Believing on the basis of the foregoing circumstances that Jansen is evading service and recognizing that Jansen still must be served before this lawsuit can proceed against him, Plaintiff filed its March 2010 motion for permission to serve Jansen by alternative means. The means that what Plaintiff has proposed -- mailing a copy of the complaint and summons to him in care of an attorney who represents Oblio Telecom in another currently pending matter -- may be appropriate in certain circumstances. (See discussion below.) However, in Plaintiff's original motion to allow service by alternative means, Plaintiff represented that the attorney in question, C. John Scheef III, Scheef & Stone, 2601 Network Boulevard, Suite 102, Frisco, TX 75034, was Oblio Telecom's "previous counsel of record." At the March 11 hearing on the motion, the Court advised Plaintiff that while Illinois law appears to allow service by alternative means on the target's current counsel (again, see below), the law is less clear in regard to service on a former attorney. In view of the lack of clarity in the law and the absence of argument or case citations addressing that point in Plaintiff's motion, the Court allowed Plaintiff two weeks within which to submit a supplemental memorandum on the specific point discussed at the hearing. [See 24 -- minute entry of 3/11/10.]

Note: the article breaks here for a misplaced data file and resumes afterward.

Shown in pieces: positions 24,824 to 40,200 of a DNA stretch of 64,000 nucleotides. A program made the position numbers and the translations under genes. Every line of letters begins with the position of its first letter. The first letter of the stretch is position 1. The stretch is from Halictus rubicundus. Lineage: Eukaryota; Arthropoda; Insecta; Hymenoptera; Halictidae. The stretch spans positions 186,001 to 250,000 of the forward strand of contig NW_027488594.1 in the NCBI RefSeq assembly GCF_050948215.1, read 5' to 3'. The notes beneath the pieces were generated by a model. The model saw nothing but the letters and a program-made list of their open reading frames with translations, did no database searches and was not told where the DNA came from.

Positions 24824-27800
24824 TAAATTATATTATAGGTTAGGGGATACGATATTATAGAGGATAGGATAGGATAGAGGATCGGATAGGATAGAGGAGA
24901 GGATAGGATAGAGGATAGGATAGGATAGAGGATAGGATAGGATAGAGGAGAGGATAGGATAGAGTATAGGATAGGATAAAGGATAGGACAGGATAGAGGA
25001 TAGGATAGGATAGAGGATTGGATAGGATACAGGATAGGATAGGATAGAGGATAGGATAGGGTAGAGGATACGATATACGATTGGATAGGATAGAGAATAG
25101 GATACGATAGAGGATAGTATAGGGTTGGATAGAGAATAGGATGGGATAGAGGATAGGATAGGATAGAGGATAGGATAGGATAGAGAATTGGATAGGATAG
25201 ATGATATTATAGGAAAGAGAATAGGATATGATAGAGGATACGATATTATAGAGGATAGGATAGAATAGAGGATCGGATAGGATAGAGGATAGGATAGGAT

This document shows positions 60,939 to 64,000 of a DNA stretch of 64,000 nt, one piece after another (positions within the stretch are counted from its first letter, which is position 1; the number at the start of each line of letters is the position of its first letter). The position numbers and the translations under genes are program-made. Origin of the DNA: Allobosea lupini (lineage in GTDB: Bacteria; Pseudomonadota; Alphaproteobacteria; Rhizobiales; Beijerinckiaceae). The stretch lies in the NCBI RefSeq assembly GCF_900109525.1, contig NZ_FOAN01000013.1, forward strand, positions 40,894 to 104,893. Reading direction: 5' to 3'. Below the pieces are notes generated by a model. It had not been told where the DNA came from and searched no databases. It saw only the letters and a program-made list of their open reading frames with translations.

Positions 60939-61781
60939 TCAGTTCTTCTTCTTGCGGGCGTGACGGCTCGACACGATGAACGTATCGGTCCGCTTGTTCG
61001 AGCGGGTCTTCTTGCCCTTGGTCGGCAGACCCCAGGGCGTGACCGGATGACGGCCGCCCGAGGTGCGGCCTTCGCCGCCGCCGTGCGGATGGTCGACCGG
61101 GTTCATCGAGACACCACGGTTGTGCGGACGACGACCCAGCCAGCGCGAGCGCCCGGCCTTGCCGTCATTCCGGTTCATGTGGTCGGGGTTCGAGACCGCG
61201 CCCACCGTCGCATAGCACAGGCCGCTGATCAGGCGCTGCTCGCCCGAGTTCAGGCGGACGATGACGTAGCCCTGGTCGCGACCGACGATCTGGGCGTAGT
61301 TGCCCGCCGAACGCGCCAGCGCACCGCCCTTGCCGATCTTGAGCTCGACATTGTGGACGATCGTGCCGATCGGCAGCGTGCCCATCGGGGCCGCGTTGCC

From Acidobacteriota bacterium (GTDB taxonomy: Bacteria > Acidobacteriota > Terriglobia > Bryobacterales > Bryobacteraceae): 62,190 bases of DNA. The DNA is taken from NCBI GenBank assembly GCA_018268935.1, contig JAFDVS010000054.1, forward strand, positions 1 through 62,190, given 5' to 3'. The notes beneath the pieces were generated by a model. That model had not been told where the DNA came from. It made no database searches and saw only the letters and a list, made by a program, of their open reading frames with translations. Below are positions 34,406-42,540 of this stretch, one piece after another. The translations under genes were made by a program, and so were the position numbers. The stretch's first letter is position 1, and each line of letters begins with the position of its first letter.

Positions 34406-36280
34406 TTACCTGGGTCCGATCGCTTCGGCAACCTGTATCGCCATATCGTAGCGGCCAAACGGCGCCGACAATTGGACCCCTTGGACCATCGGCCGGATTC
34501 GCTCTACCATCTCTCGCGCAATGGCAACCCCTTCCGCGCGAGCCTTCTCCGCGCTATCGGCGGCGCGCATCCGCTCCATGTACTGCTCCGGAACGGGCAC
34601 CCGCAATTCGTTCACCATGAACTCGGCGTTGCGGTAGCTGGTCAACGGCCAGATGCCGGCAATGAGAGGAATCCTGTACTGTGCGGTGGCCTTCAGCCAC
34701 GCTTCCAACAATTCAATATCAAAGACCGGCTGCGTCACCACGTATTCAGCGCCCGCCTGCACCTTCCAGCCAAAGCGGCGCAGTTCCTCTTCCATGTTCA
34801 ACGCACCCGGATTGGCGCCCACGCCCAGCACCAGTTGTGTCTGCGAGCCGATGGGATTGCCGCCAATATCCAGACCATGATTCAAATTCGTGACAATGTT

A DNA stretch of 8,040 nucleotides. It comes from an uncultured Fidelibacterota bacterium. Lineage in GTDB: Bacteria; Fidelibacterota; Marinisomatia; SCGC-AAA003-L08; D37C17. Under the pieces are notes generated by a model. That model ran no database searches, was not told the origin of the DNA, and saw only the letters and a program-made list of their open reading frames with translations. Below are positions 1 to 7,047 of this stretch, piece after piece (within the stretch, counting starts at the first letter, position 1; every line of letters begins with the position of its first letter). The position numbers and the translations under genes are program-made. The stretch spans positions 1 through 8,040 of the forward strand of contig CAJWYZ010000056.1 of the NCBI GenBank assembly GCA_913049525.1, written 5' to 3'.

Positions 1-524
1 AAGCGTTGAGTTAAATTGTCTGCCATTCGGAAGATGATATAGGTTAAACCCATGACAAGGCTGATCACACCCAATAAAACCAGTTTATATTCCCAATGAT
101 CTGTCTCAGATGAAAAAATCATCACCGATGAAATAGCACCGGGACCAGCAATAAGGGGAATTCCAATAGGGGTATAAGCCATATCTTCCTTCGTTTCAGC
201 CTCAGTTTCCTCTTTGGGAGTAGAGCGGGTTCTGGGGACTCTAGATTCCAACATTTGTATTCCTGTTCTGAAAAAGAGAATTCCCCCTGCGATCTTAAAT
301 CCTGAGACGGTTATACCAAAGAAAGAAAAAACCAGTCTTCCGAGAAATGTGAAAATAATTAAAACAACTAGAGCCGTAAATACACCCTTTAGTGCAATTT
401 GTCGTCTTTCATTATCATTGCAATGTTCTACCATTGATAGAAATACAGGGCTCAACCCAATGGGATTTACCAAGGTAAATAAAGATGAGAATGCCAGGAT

Plaintiff's counsel did not file anything by the March 25 due date. Finally, on July 2, Plaintiff submitted a supplemental motion. That motion is virtually identical to the prior motion with notable exception -- in the new motion, Attorney Scheef is referred to not as Oblio Telecom's "previous" counsel of record, but instead as Jansen's "current" counsel of record. (Again, the Court has a copy of the supplemental motion stamped by the Clerk's Office, but nothing has been placed on the electronic docket.)